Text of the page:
The purpose of this study was to examine the effectiveness of one-on-one play during set-defense in handball, and to gain practical data for development of effective training methods. A total of 447 one-on-one plays were compared with regard to success or failure in blocking the breakthrough at three levels: world class, Japanese elite, and Japanese college level. The one-on-one play was divided in three phases: the first was that when the passer possessed the ball, the second was that when the ball was in the air, and the third was that when the player marked by a defense player possessed the ball. The interactions between plays in each phase and success or failure in blocking the breakthrough were analyzed at each level.
The main results were as follows.
1) Effective one-on-one play was when the defense player aggressively blocked the player with the ball and moved forward with physical contact.
2) At the Japanese level it was important to define the guidelines for one-on-one play while the player had the ball, in order to increase the success rate of blocking the breakthrough during one-on-one play.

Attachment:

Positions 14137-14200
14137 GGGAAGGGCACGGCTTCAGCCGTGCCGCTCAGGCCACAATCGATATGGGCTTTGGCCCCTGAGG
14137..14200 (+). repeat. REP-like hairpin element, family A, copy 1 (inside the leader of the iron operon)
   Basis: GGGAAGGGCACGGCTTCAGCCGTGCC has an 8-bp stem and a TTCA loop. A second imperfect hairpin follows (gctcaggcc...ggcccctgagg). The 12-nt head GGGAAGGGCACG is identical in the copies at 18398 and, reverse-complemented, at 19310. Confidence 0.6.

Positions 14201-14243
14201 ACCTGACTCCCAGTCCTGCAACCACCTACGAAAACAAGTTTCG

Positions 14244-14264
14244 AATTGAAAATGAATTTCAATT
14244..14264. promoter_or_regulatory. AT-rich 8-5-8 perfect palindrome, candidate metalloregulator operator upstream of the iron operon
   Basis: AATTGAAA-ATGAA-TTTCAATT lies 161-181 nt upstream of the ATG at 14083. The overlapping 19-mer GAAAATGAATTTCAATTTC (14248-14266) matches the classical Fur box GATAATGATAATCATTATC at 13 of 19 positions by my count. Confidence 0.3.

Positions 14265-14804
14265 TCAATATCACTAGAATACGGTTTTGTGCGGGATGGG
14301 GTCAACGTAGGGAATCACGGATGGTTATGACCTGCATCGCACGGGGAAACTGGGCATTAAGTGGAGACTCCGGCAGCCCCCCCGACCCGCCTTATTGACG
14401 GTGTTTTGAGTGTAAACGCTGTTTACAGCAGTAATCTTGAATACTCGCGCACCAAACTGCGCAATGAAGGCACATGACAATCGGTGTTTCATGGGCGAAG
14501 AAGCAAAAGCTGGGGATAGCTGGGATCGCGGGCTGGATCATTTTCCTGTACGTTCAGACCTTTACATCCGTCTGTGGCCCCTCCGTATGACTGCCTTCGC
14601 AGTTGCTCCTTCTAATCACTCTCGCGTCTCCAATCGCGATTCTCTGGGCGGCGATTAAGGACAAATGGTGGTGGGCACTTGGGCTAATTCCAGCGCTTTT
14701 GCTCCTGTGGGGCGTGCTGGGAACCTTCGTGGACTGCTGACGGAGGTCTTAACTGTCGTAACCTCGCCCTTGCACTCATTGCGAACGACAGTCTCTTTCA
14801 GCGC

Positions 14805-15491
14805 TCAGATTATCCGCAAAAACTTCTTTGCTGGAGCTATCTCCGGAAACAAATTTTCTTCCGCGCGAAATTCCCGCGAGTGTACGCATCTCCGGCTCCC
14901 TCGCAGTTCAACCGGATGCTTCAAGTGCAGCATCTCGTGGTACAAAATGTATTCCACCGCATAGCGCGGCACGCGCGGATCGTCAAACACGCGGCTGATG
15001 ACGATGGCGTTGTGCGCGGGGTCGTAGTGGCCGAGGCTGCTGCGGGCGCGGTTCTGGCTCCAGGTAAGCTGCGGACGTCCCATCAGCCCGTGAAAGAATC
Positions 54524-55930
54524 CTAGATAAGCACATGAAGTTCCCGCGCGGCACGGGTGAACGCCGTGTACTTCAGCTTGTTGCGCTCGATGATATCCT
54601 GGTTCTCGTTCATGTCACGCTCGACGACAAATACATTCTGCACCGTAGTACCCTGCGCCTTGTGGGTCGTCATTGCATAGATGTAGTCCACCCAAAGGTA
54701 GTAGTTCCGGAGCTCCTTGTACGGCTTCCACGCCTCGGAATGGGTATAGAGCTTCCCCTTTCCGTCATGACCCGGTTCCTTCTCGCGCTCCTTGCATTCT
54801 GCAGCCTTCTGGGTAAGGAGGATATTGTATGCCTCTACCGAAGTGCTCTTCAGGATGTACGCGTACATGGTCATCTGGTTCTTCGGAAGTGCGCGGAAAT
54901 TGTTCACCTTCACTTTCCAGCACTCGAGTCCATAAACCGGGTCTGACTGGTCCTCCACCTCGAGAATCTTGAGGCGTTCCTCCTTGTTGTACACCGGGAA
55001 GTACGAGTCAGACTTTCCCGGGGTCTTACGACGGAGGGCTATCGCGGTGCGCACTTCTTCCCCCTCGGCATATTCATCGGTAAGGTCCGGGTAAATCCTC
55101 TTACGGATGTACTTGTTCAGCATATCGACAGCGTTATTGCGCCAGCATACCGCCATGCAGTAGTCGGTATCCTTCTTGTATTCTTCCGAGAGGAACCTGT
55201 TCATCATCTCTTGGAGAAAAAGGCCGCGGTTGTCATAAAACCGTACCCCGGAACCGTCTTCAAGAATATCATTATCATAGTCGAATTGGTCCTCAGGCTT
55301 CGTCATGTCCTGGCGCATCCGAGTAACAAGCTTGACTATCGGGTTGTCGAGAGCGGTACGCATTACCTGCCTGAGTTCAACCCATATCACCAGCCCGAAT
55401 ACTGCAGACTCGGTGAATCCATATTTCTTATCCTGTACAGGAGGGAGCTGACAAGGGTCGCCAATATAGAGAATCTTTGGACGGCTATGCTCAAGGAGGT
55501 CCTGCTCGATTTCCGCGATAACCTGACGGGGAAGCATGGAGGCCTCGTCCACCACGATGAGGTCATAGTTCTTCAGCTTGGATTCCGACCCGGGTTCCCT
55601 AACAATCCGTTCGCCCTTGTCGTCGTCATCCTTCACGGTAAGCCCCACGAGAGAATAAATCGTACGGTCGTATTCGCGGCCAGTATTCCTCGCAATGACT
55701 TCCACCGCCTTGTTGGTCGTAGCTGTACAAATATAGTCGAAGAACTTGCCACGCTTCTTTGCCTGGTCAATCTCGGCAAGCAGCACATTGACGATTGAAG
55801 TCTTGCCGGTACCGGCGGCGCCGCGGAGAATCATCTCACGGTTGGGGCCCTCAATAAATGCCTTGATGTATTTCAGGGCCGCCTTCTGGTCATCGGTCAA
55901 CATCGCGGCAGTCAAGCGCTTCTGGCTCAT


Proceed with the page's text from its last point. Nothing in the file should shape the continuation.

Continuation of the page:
3) At Japanese elite level, effective one-on-one play could not be established while the player marked by a defense player did not possess the ball.
4) At Japanese college level, defenders selected one-on-one play around the ball while the player marked by the defense player did not possess the ball, and one-on-one defence failed.
For consistent coaching in Japan, it was important to adopt one-on-one play around the marking player while the player marked by a defense player did not possess the ball, in order to increase the success rate of blocking the breakthrough during one-on-one play.
© Copyright 2014 Japan Journal of Physical Education, Health and Sport Sciences. All rights reserved.
|Subjects:||handball technique tactics individual analysis clearance high performance sport elite sport junior elite sport youth Japan|
|Published in:||Japan Journal of Physical Education, Health and Sport Sciences|